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Budget Deficit

Budget Deficit

How often do you make a budget for yourself and stick to it? What are the consequences of failing to follow your budget? Depending on your circumstances, failing to stay within your budget can be trivial or consequential. Similar to yourself, the government also has a budget that it tries to balance for an entire country! However, it won't always be successful and could lead to a deficit. Want to learn more about what occurs during a budget deficit? Read on!

Budget Deficit Definition

Let's go over the definition of a budget deficit. A budget deficit occurs when the government's tax revenues are less than its spending for a particular year. In contrast, a budget surplus occurs when the government's tax revenues are greater than its spending for a particular year. A budget deficit will occur if there is high government spending and low tax revenue. After the fiscal year, any deficit the government has will be added to the national debt. The fact that deficits add to the national debt is a reason why many argue against prolonged deficits. However, if this is the case, why argue for a budget deficit ever?

If the government utilizes an expansionary fiscal policy, then a budget deficit will likely occur. Expansionary fiscal policy will increase government spending and lower taxes to boost aggregate demand. This is desirable to address recessions, but will likely push the budget into a deficit. Therefore, it can be difficult to follow the rule of avoiding a deficit at all costs. If governments did follow this rule of thumb, then there would be no action during recessionary periods which could prolong the recession itself.

As you can see, there is no one "right" answer to the budget. Governments have to make difficult decisions based on the circumstances they are given at that point in time.

Budget deficits occur when the government's tax revenues are less than its spending for a particular year.

Budget surpluses occur when the government's tax revenues are greater than its spending for a particular year.

Budget Deficit Formula

Did you know there is a formula to calculate the budget deficit? If not, then today is your lucky day! Let's take a look at the budget deficit formula:

What does the formula above tell us? The greater the government spending and the lower the tax revenues, the greater the deficit. In contrast, the lower the government spending and the greater the tax revenues, the lower the deficit will be — potentially even a surplus! Let's now take a look at an example that utilizes the formula above.

The economy is in a recession and the government has to utilize expansionary fiscal policy. This will help address the recession but may increase the deficit by a large amount. The government is asking for your help to calculate what the deficit will be after this policy. The tax revenues are estimated to be $50 million, and the spending is estimated to be $75 million.

First, set up the formula:

Next, plug in the numbers:

Lastly, calculate.

We can say that given the numbers supplied by the government, the deficit will be $25 million after utilizing expansionary fiscal policy.

It's always helpful to begin your calculation by writing down the formula you will be using!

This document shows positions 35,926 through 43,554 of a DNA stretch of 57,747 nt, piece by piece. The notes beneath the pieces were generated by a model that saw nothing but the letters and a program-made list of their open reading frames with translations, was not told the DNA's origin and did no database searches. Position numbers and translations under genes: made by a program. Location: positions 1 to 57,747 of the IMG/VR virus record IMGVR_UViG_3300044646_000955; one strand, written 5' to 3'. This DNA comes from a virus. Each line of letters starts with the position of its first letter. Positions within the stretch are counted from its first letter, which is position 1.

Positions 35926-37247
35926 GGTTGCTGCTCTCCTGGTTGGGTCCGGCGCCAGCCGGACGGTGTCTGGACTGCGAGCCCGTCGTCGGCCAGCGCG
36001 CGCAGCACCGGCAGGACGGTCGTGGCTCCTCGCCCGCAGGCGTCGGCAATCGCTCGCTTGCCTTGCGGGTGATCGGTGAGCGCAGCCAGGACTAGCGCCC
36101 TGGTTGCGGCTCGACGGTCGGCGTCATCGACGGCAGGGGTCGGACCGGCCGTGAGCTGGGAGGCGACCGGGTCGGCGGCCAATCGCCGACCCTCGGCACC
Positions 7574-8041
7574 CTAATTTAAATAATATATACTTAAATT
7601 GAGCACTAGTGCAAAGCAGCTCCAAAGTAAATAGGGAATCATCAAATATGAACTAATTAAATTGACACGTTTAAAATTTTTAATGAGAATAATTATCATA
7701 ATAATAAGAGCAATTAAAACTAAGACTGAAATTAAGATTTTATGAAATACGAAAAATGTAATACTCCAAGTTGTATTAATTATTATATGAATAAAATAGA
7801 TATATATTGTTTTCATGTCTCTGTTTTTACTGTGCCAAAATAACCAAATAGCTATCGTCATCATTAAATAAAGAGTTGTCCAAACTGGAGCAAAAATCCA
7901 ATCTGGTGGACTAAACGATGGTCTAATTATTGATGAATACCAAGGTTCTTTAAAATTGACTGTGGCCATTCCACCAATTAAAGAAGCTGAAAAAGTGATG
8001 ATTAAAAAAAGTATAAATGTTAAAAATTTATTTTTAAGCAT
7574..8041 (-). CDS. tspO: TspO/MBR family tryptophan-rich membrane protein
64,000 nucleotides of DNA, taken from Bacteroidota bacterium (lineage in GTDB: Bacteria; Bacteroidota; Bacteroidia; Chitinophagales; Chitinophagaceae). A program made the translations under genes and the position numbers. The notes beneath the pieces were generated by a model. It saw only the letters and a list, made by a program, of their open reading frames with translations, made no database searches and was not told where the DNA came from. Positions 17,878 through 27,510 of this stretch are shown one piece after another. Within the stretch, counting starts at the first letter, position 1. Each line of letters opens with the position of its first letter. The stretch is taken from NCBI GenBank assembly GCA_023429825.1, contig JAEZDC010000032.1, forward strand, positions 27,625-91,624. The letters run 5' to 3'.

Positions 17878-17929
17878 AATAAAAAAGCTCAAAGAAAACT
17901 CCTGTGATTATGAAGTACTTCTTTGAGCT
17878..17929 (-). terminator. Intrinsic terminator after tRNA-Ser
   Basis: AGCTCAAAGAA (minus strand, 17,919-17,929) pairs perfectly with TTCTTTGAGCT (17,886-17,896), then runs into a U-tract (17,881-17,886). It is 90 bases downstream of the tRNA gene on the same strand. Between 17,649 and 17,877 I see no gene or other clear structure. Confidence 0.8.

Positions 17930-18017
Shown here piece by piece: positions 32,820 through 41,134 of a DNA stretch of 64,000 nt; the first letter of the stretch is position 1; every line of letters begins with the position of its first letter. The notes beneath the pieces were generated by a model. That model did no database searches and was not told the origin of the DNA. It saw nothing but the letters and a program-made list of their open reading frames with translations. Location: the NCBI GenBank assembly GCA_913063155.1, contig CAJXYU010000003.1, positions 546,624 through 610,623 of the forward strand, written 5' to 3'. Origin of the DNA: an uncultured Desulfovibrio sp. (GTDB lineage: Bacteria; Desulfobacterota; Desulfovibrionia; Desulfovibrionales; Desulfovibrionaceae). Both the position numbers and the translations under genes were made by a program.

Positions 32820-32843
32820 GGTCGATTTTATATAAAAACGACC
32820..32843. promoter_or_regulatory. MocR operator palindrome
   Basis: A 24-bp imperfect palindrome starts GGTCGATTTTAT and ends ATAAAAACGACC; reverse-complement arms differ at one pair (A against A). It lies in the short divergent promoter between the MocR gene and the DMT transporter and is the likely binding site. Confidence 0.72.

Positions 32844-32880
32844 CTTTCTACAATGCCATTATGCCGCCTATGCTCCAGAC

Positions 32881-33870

Budget Deficit vs Fiscal Deficit

What is the difference between a budget deficit vs a fiscal deficit? It is a rather small distinction, but a distinction nonetheless. Recall that a budget deficit occurs when the government's tax revenue is lower than its spending. A fiscal deficit is merely a type of budget deficit. A fiscal deficit's main difference from a budget deficit is that every country has a different fiscal year. For example, the United States' fiscal year is from October 1 to September 30, whereas Canada's fiscal year is from April 1 to March 31. Depending on how each country classifies a fiscal year will determine its fiscal deficit or surplus.

Budget Deficit Economics

Let's discuss the budget deficit in economics. A budget deficit can have many impacts on the economy, both good and bad. Let's look at a few of them.

Crowding Out

Crowding out can occur with a budget deficit. In order for the government to increase government spending, the government will have to borrow money from the loanable funds market to finance its spending. However, the loanable funds market is the same market that private businesses also use for their investments. Essentially, private businesses are competing with the government for loans in the same market. Who do you think is going to win that battle? The government will end up with a majority of the loans, leaving little for private businesses. This will cause the interest rate to increase for the few loans available. This phenomenon is known as crowding out.

You may be thinking, isn't a major point of expansionary fiscal policy to increase investment? You would be correct; however, crowding out can be an unintended consequence of deficit spending. Therefore, it's important for the government to recognize this potential problem when increasing government spending during recessions.

Crowding Out occurs when the government needs to borrow from the loanable funds market to finance their increased government spending, leading to increased interest rates for private businesses.

Defaulting on Debt

Defaulting on debt can also occur with budget deficits. If the government runs prolonged and large deficits year after year, it can catch up to them and cause catastrophic issues for the economy. For example, if the United States continually runs budget deficits, it can finance it in one of two ways: increase taxes or continue to borrow money. Increasing taxes is very unpopular and could deter the government from taking this route. This leads to the other option of borrowing money.

If the United States continues borrowing without paying its debts, the United States can eventually default on its debt. Think about yourself, if you continue to borrow instead of paying off your debts, what would happen to you? The same principle applies to governments, and it can produce bad outcomes!

Ways to reduce Budget Deficit

Let's look over some ways that the government can reduce a budget deficit.

Increasing Taxes

Tax increases can help reduce a budget deficit. To see why this is, recall the formula for calculating a budget deficit.

Budget deficits occur when there is high government spending and low tax revenues. By increasing taxes, the government will be receiving more tax revenues which can offset the high government spending. The downside to this is the unpopularity of high taxes. Most people will have a negative reaction to the government increasing taxes, even if it is for lowering the deficit. Regardless, it is still effective at doing so. Using the same formula, let's go over an example of tax increases lowering the budget deficit.